There's nothing rhetorical about the question Nathaniel Philbrick asks in the title of Why Read Moby-Dick?, for his 2011 book, brief as it is, answers it in full.
Herman Melville's American classic, he says, has just about whatever one might want in a book: history (he calls it "nothing less than the genetic code of America"), natural history, poetry, theology, humor, psychology, philosophy and a terrific story besides. OK, female characters are scarce, so don't expect great romance, but there is action, suspense and drama aplenty.
What Philbrick doesn't say is that the fact that Melville packs so much into Moby-Dick is what makes the novel intimidating to readers. If it's just the story one wants, those detailed chapters on whales and whaling can be off-putting. Of course, they can also be skipped or skimmed without missing any of the story, as I learned as a college freshman when the novel was assigned reading. When I read it again years later, I gave more attention to these chapters.
Philbrick calls this "the greatest American novel ever written." Others might argue in favor of Huckleberry Finn, The Great Gatsby, The Sun Also Rises or some other work, but Philbrick makes a good case for Meville. He says it "deserves to be called our American bible."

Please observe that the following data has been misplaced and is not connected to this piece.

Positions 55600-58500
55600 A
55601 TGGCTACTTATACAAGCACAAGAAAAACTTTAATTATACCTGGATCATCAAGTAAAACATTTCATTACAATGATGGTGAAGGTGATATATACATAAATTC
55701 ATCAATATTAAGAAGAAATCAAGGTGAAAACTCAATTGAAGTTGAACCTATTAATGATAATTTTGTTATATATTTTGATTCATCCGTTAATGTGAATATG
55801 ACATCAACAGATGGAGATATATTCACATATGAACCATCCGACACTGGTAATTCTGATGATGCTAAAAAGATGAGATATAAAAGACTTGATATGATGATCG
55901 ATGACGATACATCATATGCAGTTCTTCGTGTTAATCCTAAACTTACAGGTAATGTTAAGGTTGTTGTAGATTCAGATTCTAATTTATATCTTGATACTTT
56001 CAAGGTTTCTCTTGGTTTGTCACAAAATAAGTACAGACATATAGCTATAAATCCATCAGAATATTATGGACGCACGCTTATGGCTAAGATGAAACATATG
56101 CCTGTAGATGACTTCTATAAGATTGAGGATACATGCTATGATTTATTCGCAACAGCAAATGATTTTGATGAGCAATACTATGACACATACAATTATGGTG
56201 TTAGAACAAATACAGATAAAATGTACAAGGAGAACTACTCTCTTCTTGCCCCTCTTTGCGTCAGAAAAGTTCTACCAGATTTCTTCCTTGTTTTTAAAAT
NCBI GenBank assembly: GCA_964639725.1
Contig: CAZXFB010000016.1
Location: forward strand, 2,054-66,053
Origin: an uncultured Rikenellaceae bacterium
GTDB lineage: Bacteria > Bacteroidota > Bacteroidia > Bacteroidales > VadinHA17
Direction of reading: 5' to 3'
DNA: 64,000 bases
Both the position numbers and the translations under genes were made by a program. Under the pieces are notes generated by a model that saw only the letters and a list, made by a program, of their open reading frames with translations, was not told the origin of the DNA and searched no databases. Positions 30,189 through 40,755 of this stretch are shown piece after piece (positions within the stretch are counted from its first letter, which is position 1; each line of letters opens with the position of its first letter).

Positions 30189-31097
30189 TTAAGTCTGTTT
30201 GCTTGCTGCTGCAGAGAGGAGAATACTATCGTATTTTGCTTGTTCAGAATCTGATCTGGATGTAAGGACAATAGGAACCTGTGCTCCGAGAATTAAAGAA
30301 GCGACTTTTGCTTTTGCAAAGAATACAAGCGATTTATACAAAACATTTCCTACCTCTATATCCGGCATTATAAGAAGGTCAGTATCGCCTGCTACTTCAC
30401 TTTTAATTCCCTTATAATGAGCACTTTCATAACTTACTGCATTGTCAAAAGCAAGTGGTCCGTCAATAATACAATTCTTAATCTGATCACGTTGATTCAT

While reading By the Book, Pamela Paul's collection of interviews with notable writers, and a few others, about their reading habits, I was struck by how often Moby-Dick is mentioned. Joyce Carol Oates says it should be required reading for American presidents. "This truly contains multitudes of meanings: the Pequod is the ship of state, the radiantly mad Captain Ahab a dangerous 'leader,' the ethnically diverse crew our American citizenry." It is one of the books Michael Chabon would want on his desert island. Andrew Solomon somehow missed it in his literary education but still yearns to read it. Actor Bryan Cranston says it is the novel that has had the biggest impact on his life.
Unfortunately, Why Read Moby-Dick? is a book most likely to be read by those of us who have already read the novel, rather than those who haven't. Perhaps it should have been titled Why Read Moby-Dick Again? It certainly has made me want to.